Under a month ago, I wrote about how it wasn’t too late to create free profits from Apple Inc. (NASDAQ:AAPL) stock. The trade yielded almost $5 in pure profits. I gained $3 from my debit call spread appreciation and $2 from selling the naked put.
Now Apple stock sits near its all-time highs making it difficult to recommend an entry point. Furthermore, other mega-caps like Amazon.com, Inc. (NASDAQ:AMZN), Facebook Inc (NASDAQ:FB) or Alphabet Inc (NASDAQ:GOOG,NASDAQ:GOOGL) have more obvious entry points.
So is it too late to set another long trade in AAPL? I don’t think so; there is still time to set another trade using options for another potential run of free profits.
Fundamentally, Apple stock still is a money printing machine with a rosy intermediate outlook. I have my concerns about its leadership though; I strongly believe that Tim Cook will ruin Apple, but not in the next few months. Meanwhile, and if markets in general don’t suffer a sustained correction this year, AAPL should be higher through 2017.
Click to Enlarge Technically, AAPL has a few constructive points. First, it made a wide rounding bottom rejecting the last swoon.
Also, I think that if Apple stock sets a new high it would invite more frantic buyers who were leery of the potential of another double top.
The Trade: Buy the AAPL April debit $135/$140 call spread. This is a bullish trade for which I pay $1.40 per contract to open. If Apple rallies well past my spread, I stand to triple my money. The price I pay to open the trade is the maximum I could lose. Usually I like to lower my exposure. In this case, I want to sell downside risk premium to finance the purchase of my calls or more. It’s difficult to do so near all-time-high levels, but not impossible.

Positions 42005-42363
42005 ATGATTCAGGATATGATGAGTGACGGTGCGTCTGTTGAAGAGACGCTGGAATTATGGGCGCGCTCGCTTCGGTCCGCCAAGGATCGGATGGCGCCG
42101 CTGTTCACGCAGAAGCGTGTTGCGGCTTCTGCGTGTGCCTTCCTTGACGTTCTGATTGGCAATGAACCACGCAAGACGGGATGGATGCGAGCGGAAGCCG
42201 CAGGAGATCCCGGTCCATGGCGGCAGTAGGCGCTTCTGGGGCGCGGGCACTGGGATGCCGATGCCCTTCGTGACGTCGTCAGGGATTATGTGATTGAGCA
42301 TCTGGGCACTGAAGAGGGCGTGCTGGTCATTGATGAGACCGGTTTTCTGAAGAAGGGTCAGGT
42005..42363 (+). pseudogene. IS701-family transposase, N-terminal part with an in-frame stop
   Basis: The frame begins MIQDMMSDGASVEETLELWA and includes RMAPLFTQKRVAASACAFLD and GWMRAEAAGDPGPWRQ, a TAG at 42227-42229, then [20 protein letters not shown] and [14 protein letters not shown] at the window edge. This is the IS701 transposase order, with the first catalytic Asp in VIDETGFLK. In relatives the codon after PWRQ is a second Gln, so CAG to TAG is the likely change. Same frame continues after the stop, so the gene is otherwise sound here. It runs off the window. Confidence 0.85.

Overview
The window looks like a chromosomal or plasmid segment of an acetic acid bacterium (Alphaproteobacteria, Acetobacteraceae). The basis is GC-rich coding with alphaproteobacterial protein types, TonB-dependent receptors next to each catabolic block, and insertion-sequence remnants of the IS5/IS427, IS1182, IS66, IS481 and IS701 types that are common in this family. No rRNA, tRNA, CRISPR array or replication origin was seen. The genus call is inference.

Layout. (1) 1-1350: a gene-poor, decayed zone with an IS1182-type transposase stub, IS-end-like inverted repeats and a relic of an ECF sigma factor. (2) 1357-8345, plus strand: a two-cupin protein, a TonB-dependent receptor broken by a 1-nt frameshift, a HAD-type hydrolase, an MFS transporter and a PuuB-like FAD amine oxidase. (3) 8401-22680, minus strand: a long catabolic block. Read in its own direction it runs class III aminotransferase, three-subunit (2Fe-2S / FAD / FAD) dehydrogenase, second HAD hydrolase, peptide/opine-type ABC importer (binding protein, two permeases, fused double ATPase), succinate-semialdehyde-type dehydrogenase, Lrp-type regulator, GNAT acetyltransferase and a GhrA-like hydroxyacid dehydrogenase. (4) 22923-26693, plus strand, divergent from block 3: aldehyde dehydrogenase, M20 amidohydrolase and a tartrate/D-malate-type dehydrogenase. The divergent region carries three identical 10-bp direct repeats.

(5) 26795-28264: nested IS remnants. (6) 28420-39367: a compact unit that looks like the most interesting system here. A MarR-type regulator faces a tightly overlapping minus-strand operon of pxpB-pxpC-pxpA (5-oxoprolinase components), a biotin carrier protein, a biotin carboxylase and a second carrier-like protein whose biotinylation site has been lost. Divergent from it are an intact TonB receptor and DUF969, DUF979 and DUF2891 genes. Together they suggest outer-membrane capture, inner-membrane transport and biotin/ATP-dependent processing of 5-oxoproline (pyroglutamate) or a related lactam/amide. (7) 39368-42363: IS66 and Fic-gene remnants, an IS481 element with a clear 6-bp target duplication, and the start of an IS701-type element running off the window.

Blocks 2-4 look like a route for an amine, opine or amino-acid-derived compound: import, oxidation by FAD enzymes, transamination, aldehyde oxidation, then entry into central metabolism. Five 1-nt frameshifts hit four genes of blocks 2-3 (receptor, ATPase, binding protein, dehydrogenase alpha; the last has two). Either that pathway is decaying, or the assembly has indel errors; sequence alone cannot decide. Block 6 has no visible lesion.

The Bank: Sell the AAPL Jan 2018 $105 put. This also is a bullish trade for which I collect $3 per contract to open. By selling naked puts I am committing to buying the stock at the strike sold if Apple stock falls below it. But even if that bad scenario unfolds, I would have bought the stock at a 20% discount from today’s levels. This trade has a 90% theoretical chance of success.
As long as AAPL stock stays above my put sold, any premium I collect from selling my debit call spread can be pure profit. So if price action becomes too bearish, I could sell back the debit call spread for a profit even if the price I get is lower than my entry price.
I am not required to hold my trades through their expiration dates. I can close either at any time for partial gains or losses.
Nicolas Chahine is the managing director of SellSpreads.com. As of this writing, he did not hold a position in any of the aforementioned securities. You can follow him on Twitter at @racernic and stocktwits at @racernic.